Suppose you sell QSBC shares scheduled to close in late December 2022 to January 2023. In that case, you may want to consider deferring the sale to access a higher LCGE of $971,190 for 2023 and therefore defer the tax payable on any gain arising from the sale.

Consider taking advantage of the LCGE and restructuring your business to multiply access to the exemption with other family members. But, again, you should discuss this with us, your accountant and legal counsel to see how this can benefit you. 

Donations

Another essential part of tax planning is to make all your donations before year-end. This applies to both charitable donations and political contributions.

For charitable donations, you need to consider the best way to make your donations and the different tax advantages of each type of donation. For example, you can:

  • Donate Securities

  • Give a direct cash gift to a registered charity

  • Use a donor-advised fund account at a public foundation. A donor-advised fund is like a charitable investment account.

  • Set up a private foundation to solely represent your interests.

We can help walk you through the tax implications of these types of charitable donations.

Get year-end tax planning help from someone you can trust!

We’re here to help you with your year-end tax planning. So book a meeting with us today to learn how you can benefit from these tax tips and strategies.

The Five Steps to Investment Planning

The Five Steps to Investment Planning

For a long time, there were limited options for most investors. But now, there are hundreds of investments for investors to choose. However, this amount of choice can be overwhelming. Fortunately, an investment advisor can help you figure out what the right investment choices are for you.

Meeting your investment advisor

When you first meet with your investment advisor, they will tell you about their obligations and responsibilities. They should:

  • Give you general information about your various investment choices (e.g. stocks, bonds, mutual funds)

  • Tell you how they are compensated for their services

  • Ask if you have any questions about specific investment vehicles (such as RRSPs or TFSAs)

Determining your goals and expectations

The next step is to for your investment advisor to fill out a “Know Your Client” type of worksheet. The information on this worksheet will help your investment advisor determine the most suitable investment options for you. You’ll need to provide information on your:

  • Income

  • Net worth

  • Investment knowledge

  • Risk tolerance

  • Time horizon (how long you want to invest for)

  • How frequently do you want to invest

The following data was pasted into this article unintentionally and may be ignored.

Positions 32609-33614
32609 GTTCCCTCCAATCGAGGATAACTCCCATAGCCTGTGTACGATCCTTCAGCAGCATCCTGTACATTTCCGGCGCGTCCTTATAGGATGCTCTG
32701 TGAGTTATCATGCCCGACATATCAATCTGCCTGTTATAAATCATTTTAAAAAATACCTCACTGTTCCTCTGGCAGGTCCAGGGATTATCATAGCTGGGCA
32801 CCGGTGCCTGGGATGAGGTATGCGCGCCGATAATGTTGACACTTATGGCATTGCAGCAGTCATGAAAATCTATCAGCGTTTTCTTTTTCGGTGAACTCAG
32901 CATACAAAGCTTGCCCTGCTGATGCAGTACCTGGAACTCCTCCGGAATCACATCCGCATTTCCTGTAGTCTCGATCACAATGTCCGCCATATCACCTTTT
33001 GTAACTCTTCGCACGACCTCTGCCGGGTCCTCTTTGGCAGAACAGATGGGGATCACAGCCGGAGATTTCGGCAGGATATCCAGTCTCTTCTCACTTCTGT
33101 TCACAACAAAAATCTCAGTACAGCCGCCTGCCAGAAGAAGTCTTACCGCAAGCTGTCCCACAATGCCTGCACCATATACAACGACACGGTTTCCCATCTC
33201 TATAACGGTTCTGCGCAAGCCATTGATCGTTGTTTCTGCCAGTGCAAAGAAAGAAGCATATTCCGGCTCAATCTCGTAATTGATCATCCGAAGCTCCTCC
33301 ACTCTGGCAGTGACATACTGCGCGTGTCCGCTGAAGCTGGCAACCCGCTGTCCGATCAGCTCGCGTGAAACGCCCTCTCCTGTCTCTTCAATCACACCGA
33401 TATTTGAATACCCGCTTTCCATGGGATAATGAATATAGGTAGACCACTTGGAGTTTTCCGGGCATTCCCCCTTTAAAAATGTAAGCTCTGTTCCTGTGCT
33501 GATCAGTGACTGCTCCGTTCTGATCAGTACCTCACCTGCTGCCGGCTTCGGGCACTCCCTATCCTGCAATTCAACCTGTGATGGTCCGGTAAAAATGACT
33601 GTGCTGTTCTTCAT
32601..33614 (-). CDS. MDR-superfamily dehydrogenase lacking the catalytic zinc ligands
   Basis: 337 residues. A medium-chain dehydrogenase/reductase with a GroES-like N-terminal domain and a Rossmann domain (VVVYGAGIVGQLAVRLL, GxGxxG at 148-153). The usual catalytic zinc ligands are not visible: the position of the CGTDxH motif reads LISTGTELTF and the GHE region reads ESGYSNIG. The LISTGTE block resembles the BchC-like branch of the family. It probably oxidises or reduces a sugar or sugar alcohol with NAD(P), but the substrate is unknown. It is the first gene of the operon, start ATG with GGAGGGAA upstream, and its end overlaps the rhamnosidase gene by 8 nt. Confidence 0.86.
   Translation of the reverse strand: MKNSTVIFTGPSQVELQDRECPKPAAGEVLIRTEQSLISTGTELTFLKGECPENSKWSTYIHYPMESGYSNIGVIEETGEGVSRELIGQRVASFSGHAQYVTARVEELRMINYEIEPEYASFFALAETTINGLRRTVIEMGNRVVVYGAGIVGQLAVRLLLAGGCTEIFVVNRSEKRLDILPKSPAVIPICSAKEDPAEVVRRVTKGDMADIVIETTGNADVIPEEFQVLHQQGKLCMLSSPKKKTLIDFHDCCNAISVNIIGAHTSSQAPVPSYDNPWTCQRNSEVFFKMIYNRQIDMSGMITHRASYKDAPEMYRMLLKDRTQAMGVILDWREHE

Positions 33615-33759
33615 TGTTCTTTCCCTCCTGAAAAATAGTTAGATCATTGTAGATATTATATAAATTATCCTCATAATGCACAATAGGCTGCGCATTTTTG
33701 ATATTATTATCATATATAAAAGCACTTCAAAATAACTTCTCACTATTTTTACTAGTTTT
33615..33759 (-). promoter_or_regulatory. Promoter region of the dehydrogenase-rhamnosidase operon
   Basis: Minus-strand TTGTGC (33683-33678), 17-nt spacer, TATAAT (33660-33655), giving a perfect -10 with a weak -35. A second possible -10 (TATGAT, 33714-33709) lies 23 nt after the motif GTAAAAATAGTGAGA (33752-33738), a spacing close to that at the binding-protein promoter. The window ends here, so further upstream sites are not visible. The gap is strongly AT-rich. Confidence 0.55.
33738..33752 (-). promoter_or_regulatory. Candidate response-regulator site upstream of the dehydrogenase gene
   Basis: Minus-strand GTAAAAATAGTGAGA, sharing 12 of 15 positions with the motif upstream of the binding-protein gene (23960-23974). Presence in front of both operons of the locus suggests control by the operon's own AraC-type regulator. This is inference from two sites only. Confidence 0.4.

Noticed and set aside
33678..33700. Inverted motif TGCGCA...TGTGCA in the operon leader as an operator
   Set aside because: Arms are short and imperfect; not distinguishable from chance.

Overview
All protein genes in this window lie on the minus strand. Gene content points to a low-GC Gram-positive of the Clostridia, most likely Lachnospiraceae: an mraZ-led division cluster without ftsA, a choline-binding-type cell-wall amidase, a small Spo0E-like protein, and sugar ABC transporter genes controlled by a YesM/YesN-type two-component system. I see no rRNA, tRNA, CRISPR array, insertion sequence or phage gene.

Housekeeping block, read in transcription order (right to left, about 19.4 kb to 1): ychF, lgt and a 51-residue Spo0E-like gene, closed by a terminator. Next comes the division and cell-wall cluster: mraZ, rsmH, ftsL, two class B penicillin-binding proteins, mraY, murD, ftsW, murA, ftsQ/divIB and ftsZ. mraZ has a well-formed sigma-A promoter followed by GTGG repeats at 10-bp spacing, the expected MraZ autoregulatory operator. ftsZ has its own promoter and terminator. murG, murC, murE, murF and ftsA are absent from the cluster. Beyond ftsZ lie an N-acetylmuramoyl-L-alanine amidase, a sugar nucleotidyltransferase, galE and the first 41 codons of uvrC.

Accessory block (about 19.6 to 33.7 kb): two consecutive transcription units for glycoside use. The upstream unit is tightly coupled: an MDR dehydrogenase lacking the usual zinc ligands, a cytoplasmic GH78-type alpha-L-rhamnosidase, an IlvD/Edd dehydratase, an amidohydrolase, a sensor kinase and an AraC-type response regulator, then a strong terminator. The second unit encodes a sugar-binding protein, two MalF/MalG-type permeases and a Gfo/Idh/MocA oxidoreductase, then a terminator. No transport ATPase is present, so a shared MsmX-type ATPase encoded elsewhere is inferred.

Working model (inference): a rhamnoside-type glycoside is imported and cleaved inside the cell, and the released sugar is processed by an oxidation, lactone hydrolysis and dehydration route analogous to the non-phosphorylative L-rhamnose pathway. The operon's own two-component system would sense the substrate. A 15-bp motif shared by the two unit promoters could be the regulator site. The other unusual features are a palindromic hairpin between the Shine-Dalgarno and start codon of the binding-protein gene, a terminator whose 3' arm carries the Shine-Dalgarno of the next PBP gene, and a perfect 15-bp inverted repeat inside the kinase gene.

Developing your investment plan

Once they have all the information they need, your investment advisor will suggest the investments they think are appropriate for you.

Implementing the plan

Once you approve your investment advisor’s suggestions, you will fill in all the appropriate paperwork to set things in motion. After that, you must provide a way to fund your investments. Your investment advisor can then make any initial purchases and set up any ongoing fund purchases or transfers from other investments.

Monitoring the plan

Your investment advisor should contact you at least once a year to make sure your plan is still suitable for you and discuss any changes you want to make to it. If you have any major life events, such as getting married or changing jobs, you should contact your investment advisor to see if you should revisit your plan.

The sooner you start your investment planning, the sooner you can reach your investment goals! So contact us today!

The Six Steps to Financial Planning

Many people put off planning for their financial future because they’re overwhelmed with all the decisions they have to make. The good news is that there’s help at hand – in the form of a certified financial planner. A certified financial planner is trained to focus on all aspects of your finances – everything from your taxes to retirement savings.

A certified financial planner will develop a plan that works for you both today and in the future.

Meeting your financial planner

When you first meet with your financial planner, they will tell you about their obligations and responsibilities. They should:

  • Give you a general overview of the financial planning process

  • Tell you what services they provide and how they are compensated for them

  • Let you know what they will expect from you as a client